I always knew I was a little different. To be fair to Little Me, I didn’t realize all of the things that could be wrong with one person, but, regardless, I felt out of place.
I was a strange kid who lived in a house next door to a graveyard and would sneak Scary Stories to Tell in the Dark out of the school library. My sisters and I weren’t allowed to partake in any scary media, which included Goosebumps books and Are You Afraid of the Dark. That didn’t stop me from coming up with my own horror stories and subjecting my Girl Scout Troop to them. Add my obsession with all things creepy crawly and my intensity about most things*, and you have a kid who others were fairly weirded out by.
(*The best example I have is that I learned about blood diamonds when I was about 7 years old – well before the Leonardo DiCaprio movie came out – and yelled at every newly engaged 20-something at church that they killed children when they excitedly showed off their diamond engagement rings. I wasn’t a lot of fun to be around…)
Everything changed when I started drinking and doing drugs. All my friends had been partying for years already so I was considered a “late bloomer” in that regard. From the moment I started drinking, I became more fun to be around. My undiagnosed anxiety melted away; I was outgoing and silly; I could sit through movies that had terrified me when sober.
In one very strong memory I have, I came out of a blackout to find a group of us were watching House of a Thousand Corpses. I panicked, demanding to know what we were watching. My friends rushed around trying to pack a bowl as I became increasingly irrate. In a few minutes I was nicely high and fully engaged, although completely annoying because I asked a million questions about who everyone was, why they were doing what they were doing, what happened before I came to, etc. Annoying, but fun.
Over the years, the fun stopped being fun. Everyone who has ever questioned their drinking can understand the moment when the expectations of a night out turns into a reality straight out of a horror movie. While everyone else in your life is watching and yelling “no! Don’t go in there! The killer is right behind you,” you’re totally oblivious to the whole picture while in tunnel vision. Good choices became fewer and all the red flags blended into blurry vision.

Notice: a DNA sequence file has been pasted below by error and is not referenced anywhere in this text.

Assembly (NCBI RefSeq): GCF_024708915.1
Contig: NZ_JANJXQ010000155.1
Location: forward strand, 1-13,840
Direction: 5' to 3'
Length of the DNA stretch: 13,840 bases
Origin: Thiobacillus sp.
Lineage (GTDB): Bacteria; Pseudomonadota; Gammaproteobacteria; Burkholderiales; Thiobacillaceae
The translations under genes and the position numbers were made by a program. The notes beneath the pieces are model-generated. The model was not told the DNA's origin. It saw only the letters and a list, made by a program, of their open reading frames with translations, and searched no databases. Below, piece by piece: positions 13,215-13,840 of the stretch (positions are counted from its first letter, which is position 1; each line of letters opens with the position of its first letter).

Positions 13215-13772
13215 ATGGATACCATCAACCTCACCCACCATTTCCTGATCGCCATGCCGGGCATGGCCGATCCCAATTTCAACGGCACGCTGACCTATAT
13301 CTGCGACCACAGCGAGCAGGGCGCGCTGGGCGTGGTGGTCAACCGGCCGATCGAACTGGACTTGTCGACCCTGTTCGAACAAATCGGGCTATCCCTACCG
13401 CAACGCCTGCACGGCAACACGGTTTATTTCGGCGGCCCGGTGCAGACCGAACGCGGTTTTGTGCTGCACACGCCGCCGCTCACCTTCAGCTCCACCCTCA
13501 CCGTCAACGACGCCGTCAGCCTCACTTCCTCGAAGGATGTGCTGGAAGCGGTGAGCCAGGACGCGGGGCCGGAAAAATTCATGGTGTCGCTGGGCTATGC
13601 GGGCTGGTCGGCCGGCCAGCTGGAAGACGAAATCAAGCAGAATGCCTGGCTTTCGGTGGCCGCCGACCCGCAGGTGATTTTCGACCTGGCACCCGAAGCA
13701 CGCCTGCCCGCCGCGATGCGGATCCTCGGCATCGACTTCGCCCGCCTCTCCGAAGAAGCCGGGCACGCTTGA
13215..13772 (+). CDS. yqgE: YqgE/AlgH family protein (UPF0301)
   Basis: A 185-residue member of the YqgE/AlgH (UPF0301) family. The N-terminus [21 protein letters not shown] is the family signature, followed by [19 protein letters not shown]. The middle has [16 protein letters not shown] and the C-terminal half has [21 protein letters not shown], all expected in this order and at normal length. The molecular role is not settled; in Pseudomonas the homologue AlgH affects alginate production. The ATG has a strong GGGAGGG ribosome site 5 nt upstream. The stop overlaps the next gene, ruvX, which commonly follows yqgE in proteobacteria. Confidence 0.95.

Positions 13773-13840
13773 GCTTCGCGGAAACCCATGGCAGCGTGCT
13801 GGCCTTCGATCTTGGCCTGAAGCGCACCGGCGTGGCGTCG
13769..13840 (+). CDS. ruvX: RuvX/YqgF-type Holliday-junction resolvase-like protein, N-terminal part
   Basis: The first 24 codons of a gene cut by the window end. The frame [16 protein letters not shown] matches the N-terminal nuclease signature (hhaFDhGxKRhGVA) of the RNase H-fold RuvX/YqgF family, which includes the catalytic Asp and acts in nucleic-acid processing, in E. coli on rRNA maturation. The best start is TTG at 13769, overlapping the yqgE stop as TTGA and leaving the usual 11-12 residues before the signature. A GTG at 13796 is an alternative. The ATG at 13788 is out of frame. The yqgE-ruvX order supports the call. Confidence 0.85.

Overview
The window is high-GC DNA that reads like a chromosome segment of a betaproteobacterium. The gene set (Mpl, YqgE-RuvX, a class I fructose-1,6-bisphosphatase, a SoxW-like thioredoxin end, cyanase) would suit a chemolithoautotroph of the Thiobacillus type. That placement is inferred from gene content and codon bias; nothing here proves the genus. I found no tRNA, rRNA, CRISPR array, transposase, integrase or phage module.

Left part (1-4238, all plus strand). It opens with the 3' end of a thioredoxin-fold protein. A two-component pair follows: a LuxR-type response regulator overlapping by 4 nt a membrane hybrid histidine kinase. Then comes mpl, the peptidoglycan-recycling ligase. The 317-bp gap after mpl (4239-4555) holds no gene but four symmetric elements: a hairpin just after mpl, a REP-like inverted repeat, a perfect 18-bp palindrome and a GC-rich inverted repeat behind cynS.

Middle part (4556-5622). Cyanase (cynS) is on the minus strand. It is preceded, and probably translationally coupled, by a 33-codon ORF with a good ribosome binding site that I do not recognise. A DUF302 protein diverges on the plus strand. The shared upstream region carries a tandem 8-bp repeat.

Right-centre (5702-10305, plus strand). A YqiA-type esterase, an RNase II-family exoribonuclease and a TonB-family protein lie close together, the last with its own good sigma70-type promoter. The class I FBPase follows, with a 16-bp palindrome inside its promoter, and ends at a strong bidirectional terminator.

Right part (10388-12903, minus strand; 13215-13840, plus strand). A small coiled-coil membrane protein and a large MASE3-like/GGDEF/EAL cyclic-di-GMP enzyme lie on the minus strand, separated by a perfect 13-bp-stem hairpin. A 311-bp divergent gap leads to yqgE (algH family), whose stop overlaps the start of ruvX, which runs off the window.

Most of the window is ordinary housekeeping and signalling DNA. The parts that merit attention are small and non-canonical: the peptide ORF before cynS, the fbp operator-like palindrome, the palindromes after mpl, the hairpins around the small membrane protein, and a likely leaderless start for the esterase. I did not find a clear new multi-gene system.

I don’t question why any character in a horror movie does what they do because I’ve been there and I know my actions made sense at the time. I know why it makes sense to get into the car with strangers who may or may not have good intentions. I’ve stumbled like a zombie on dark streets in Brooklyn totally lost while carrying my shoes and stepping my bare feet into god-knows-what. I’ve realized my phone only had 1% battery or no reception while I’m all alone in an unfamiliar place. Yet, it continued, partially because I never knew when I started drinking whether my night would turn out to be a romantic comedy or a horror movie. And partially because I didn’t know there were other options for how a 20-something could spend their time.
Warning: Spoilers Ahead
Horror movies have a way of showing what life is like when you’ve lost control of yourself. The first act of Barbarian outlines all the ways in which you can start out aware and fully in control, understanding the risks that exist around you and doing all you can to prevent anything bad from happening, just to have the actual horror come up from behind you where you least expect it when you let your guard down. It makes sense why Chris didn’t immediately run in Get Out; when you’ve had good experiences with a person, you start to question your own ability to make judgements when things go downhill. The bad moments sneak in and you gaslight yourself into believing you’re making it all up. The moment the drugs start kicking in for Dani in Midsommar, making the moments when she felt part-of more intense and literally blending reality and fiction in her mind was how I felt every time I forgot my traumas for a moment with the help of drugs and alcohol and truly felt wanted by the community I was sitting amongst. And, of course, all of Mike Flannigan’s Midnight Mass resonates in a way non-addicts won’t fully grasp. (I still haven’t been able to finish the last 2 episodes, not because of the gore and horror, but because the rest of the story hits too close to home in a terrifying way that rattled my soul.)
When you’re in it, it’s hard to determine if the door you’re standing in front of will lead to an exit or unknown horrors you won’t be able to escape.
When I turned 30, I realized I was unhappy letting life happen to me and not knowing what genre my life was playing out in. I didn’t want to be the helpless side character who constantly needed to be told by others that they should hide while everyone else with more abilities and stronger character arcs knew where the danger was and how to handle it. I was tired of going out looking like Carrie pre-dance and coming home looking like Carrie post-dance. I started working towards sobriety and was able to string together some consecutive days a year later.